FDNY HQ, fire chiefs’ homes raided by FBI and NYC investigators in probe over $100K bribes to speed up inspections (2024)

The FDNY’s Brooklyn headquarters and the homes of two top fire chiefs were raided by the FBI and city investigators Thursday as part of a corruption probe, sources confirmed to The Post.

The feds searched the homes of Brian Cordasco and Anthony Saccavino — two senior chiefs in the fire prevention office — following allegations they each were paid $100,000 to expedite or set up safety inspections, according to the sources.

Investigators were looking into whether the chiefs received the payments from a recently-retired firefighter, identified as Henry J. Santiago Jr., the sources added.

The chiefs, who have not been charged with any wrongdoing, had their phones seized when federal agents came knocking to ask about alleged payments from Santiago, per the sources.


The city’s Department of Investigation also closed off the fourth floor of FDNY HQ – home to the fire prevention office – on Thursday and removed records and computers, sources said.

The probe began last summer after Santiago told another fire chief that he’d allegedly made the payments to Cordasco and Saccavino, the New York Times reported, citing a source.

Santiago subsequently reported the payments to DOI after the fire chief informed him he had a duty to disclose it.


Reached by phone on Thursday, Santiago told The Post: “I don’t know what this is about and I don’t feel comfortable talking about it.”

Fire Commissioner Laura Kavanagh was alerted to the allegations involving the two chiefs last fall and immediately alerted DOI, an FDNY spokesperson said in a statement.

“Commissioner Kavanagh has proactively placed the employees at the center of this investigation on modified duty, and we are awaiting guidance from DOI regarding further action,” the spokesperson said.


“The FDNY’s first priority is always keeping New Yorkers safe, and we expect every member of the department to act appropriately.”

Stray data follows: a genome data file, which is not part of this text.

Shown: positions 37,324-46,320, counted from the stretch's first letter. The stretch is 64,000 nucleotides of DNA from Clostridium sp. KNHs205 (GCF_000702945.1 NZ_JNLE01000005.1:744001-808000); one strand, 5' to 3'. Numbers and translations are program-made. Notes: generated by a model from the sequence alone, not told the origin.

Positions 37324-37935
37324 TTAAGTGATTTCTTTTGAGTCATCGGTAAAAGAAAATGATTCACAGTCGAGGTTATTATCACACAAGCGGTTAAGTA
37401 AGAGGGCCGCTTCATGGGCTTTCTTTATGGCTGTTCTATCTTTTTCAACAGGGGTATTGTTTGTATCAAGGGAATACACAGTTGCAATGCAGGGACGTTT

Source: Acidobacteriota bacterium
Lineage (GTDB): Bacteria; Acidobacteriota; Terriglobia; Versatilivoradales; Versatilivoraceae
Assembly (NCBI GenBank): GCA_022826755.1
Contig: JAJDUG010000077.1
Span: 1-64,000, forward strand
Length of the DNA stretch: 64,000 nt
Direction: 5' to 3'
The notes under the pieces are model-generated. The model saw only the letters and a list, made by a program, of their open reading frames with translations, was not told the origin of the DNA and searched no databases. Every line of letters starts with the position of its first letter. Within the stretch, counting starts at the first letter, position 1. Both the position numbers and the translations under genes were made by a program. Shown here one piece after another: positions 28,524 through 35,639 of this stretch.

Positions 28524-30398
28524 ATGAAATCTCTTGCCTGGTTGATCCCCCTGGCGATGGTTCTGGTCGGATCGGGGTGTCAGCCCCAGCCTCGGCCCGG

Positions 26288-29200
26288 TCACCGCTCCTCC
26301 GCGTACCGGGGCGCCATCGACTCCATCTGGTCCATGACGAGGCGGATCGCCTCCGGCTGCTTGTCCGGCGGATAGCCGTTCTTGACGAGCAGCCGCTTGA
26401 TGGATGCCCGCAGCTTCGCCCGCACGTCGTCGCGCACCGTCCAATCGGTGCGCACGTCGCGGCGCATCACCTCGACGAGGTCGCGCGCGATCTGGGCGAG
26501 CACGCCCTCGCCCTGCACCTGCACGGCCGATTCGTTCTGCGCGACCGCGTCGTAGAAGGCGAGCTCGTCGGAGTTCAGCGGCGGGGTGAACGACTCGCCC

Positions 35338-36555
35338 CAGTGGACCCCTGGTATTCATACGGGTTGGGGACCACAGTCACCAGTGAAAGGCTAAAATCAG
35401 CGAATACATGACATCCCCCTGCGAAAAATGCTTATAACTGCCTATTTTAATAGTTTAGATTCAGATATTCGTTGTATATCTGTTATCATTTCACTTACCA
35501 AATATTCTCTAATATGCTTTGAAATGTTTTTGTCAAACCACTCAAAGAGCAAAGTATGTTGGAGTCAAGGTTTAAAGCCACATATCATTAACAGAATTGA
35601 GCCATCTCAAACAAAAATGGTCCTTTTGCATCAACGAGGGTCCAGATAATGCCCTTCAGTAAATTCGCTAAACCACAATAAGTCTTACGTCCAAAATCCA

DOI, which handled the search of the offices, confirmed it had received a complaint from the FDNY but declined to comment further.

Cordasco and Saccavino have worked in the FDNY’s Bureau of Fire Prevention since fall of 2020, according to the department.

Fire sources said the pair were promoted by Kavanagh last February after she demoted three other chiefs — leading to a mutiny among the topranks.


One of those demoted chiefs, Joseph Jardin, subsequently slapped the commish with a lawsuit alleging he had been unfairly retaliated against after he came forward with allegations that Mayor Eric Adams’ administration was helping big real estate developers cut to the front of the line of builders awaiting fire inspections.

Jardin, who led the Bureau of Fire Prevention from 2019 through 2022, alleged in his suit that City Hall introduced a Deputy Mayor of Operations (DMO) list to help speed up fire alarm inspections for local businesses to help clear a massive back log from the COVID pandemic.

But the DMO list was instead used to help out powerful and politically connected developers, Jardin alleged in his suit.

It took upwards of 30 weeks to get a fire safety inspection at the end of 2021, though First Deputy Mayor Sheena Wright said during a City Hall briefing last November that average wait times were down to roughly four weeks.


It’s not known what exactly the alleged payments made to Cordasco and Saccavino were for or if they were in any way connected to the DMO list.

Cordasco and Saccavino did not return calls Thursday.

When The Post knocked on Cordasco’s door in Staten Island, someone inside the home closed the curtains and refused to answer.

A neighbor, who said he saw FBI agents at the home, said they were “all in shock” – adding the chief was a “father, a family man, somebody who helps everybody on the block out.”

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The raids, first reported by the Times, did not appear to be connected to the federal corruption investigation into Adams’ 2021 campaign.

As part of that probe, federal investigators were, at one point, looking at whether Hizzoner helped fast-track the opening of the Turkish government’s new diplomatic headquarters in Manhattan, sources said.

In a September 2021 text exchange,Turkish Consul GeneralReyhan Özgürhad reached out to Adams —who was then the Brooklyn borough president– about the new HQ building needing a “temporary certificate of occupancy” from the Fire Department.

Özgürhad asked Adams if he knew then-FDNY Commissioner Daniel Nigro and if he could help.Adams, according to sources, then reached out to Nigro and asked him to look into the matter, but didn’t order him to do anything.

”City Hall became aware of this operation when we were notified by FDNY this morning,” an Adams spokesperson said Thursday. “The FDNY continues to cooperate with DOI, and there is no indication of any direct connection to anyone at City Hall.”

The FBI and the Manhattan US Attorney’s office both refused to comment.

Additional reporting by Kevin Sheehan

FDNY HQ, fire chiefs’ homes raided by FBI and NYC investigators in probe over $100K bribes to speed up inspections (2024)
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